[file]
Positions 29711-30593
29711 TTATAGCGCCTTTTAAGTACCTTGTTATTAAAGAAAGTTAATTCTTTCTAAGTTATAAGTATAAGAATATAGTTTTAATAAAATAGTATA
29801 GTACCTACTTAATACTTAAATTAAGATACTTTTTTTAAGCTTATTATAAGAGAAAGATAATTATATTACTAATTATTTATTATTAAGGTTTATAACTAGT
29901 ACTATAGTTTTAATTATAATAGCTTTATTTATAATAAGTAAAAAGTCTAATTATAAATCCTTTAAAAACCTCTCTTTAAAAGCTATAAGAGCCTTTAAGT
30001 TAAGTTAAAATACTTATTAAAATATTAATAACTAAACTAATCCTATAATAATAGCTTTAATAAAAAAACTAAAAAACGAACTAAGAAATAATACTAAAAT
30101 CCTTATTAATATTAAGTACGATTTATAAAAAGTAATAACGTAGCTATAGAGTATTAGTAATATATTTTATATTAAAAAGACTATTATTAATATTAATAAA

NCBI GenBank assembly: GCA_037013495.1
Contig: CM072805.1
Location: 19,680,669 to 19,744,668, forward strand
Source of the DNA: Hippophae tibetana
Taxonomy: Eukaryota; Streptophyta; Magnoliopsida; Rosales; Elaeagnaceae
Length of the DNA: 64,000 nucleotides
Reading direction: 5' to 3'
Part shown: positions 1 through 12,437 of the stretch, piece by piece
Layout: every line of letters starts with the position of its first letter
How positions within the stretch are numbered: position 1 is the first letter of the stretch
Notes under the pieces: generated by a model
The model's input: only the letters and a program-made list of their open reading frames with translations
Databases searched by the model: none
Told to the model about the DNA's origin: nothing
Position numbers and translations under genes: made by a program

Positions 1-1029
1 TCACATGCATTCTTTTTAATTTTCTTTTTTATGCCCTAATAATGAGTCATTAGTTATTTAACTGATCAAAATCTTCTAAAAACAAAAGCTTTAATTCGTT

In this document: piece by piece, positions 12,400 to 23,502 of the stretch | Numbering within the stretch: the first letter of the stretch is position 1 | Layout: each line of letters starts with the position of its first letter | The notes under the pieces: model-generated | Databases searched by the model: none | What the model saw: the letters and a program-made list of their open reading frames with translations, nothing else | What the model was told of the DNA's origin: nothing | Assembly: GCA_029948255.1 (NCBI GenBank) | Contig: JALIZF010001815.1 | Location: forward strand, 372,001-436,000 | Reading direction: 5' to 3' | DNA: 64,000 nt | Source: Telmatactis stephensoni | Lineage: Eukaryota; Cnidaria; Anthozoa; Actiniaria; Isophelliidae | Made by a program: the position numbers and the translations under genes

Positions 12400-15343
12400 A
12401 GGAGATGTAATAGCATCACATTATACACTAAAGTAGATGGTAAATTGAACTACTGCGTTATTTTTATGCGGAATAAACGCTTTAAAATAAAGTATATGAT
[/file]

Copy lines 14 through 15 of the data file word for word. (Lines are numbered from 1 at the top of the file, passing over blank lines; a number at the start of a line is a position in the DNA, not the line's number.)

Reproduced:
Part shown: positions 1 through 12,437 of the stretch, piece by piece
Layout: every line of letters starts with the position of its first letter